Since my re-introduction to the music scene, I spend most of my time listening to all forms of music from emerging, A-list acts, and clowns who pose as artistes.
In no particular order, here are 3 brilliant underrated songs
Kotrell – Now And Always
A little over 2 months ago, I was introduced to the music of this young chap by another artiste and since then, I have played it religiously, every single day, using it to reassure my partner of my unending love. This ethereal tune titled ”Now and Always” is a melodic lyrical triumph; Kotrell hit a home run on this as it is both artsy and catchy.
Kotrell did a magnificent job explaining what love is; a simple bond between two people who of their own volition endure the good and bad times. This genuine portrayal of love and promise is heightened by Kotrell’s vocal, as well as orchestral elements including the drums, violin, and whatever other instruments the amazing producer employed. This song is a compositional masterpiece.
Seyi Shay – Tuale
I watched the video before I knew Seyi had a song like this and boy, was I blown away. This is it, dear female artistes, you want to pull the sexy brand? Pull the type that will have every human thirst after you. In a moment of transparency my dear readers, Seyi had even the most heterosexual of all women questioning her sexuality on this video, PHEW! (stop digressing, focus!!!).
“But it doesn’t sound like Seyi Shay,” said unfunny slapped-on bio music critics everywhere. This song saw Seyi channeling her inner ”now mature bad girl” and her vocals of course did not disappoint. The song basically saw her paying homage to everyone who has been there and still is. To every hustler on the street, to every human. Her effortless switch between English and whatever Yoruba was employed on this, must be celebrated. The many wins on this project were almost overshadowed by Zlatan Ibile’s surprisingly disappointing, unnecessary, and non-sensical lyrics.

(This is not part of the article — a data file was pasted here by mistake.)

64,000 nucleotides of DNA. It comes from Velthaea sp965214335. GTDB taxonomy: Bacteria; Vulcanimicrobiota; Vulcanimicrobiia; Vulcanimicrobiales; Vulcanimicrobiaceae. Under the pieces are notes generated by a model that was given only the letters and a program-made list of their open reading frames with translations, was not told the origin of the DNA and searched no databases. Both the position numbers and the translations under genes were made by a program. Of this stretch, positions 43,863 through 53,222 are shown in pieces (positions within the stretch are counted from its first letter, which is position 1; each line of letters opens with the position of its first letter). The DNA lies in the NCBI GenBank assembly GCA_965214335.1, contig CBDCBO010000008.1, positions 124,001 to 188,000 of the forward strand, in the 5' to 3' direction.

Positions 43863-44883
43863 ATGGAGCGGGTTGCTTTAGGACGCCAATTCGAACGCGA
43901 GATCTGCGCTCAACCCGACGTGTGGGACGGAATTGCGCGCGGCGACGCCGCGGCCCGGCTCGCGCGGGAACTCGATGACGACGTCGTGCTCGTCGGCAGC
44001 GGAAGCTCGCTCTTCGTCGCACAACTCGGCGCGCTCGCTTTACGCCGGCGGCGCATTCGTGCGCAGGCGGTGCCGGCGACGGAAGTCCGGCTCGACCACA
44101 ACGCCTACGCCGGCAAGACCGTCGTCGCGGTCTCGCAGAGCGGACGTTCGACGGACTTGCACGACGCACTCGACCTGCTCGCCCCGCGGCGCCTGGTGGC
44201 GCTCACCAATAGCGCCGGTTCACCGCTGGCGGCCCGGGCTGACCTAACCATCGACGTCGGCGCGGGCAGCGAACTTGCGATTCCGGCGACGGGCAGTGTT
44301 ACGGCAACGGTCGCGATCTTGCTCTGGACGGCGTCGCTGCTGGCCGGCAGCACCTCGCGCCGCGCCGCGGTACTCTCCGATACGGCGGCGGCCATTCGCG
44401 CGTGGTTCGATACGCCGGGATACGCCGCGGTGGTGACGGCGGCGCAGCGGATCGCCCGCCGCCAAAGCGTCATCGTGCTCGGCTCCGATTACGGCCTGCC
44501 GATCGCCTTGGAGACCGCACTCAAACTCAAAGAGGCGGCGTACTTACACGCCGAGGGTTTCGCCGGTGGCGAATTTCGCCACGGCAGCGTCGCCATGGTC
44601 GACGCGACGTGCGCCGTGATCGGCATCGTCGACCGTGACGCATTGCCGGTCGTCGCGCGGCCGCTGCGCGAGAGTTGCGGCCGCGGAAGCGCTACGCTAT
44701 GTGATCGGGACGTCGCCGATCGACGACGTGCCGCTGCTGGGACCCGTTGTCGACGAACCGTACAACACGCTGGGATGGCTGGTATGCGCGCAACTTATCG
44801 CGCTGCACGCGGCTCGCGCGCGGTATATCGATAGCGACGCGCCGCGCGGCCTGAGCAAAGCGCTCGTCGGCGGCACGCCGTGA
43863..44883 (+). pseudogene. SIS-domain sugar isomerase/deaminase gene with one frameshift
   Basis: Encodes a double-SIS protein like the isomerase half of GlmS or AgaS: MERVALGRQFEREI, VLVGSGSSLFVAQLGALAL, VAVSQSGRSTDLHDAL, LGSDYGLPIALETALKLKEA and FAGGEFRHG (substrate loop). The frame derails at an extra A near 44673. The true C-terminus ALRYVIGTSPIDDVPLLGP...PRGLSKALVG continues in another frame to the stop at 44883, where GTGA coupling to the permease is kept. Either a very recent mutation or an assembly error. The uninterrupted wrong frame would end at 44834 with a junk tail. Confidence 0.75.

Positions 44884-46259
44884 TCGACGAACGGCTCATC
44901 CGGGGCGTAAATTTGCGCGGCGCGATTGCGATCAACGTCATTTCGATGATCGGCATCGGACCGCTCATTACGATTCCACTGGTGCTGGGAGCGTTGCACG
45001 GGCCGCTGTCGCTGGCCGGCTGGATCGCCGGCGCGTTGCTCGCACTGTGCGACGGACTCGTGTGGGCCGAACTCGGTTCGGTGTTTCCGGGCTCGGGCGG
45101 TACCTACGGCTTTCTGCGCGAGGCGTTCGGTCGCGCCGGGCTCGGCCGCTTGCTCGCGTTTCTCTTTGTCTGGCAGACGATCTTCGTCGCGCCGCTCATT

Temmie Ovwasa – Holy Water
With the many downright bland, wacky, and highly unnecessary records, the music world has been fed over the last couple of years, ”Holy Water” was and still is a welcome relief. This song held within it every WTF element needed in creating an evergreen song but of course this went unnoticed as we all live in a country where people willingly choose to remain blind to the most obvious things.
It should be said that I was not a fan of Temmie before now, in fact, one of my reviews, saw me complaining about her vocals, she is a fan of riffs and runs, a thing that bothered me a lot as it made it impossible to actually listen to whatever she was trying to convey back then. I see the new Temmie as being somewhat improved, as there are minimal cringe-worthy moments riffs and runs in this record.
Knowing that many artists in the past and even today choose style over substance, Temmie effortlessly provided both on this record. ”Holy Water” is reminiscent of Lady Gaga’s ”Born This Way” which preached self-love and reassurance that there is nothing wrong with how one chooses to live their life, regardless of societal/religious norms.
This song remains a personal escape and the video further helped enhance my experience. There is a balance between creative brilliance and emotional gravity on this.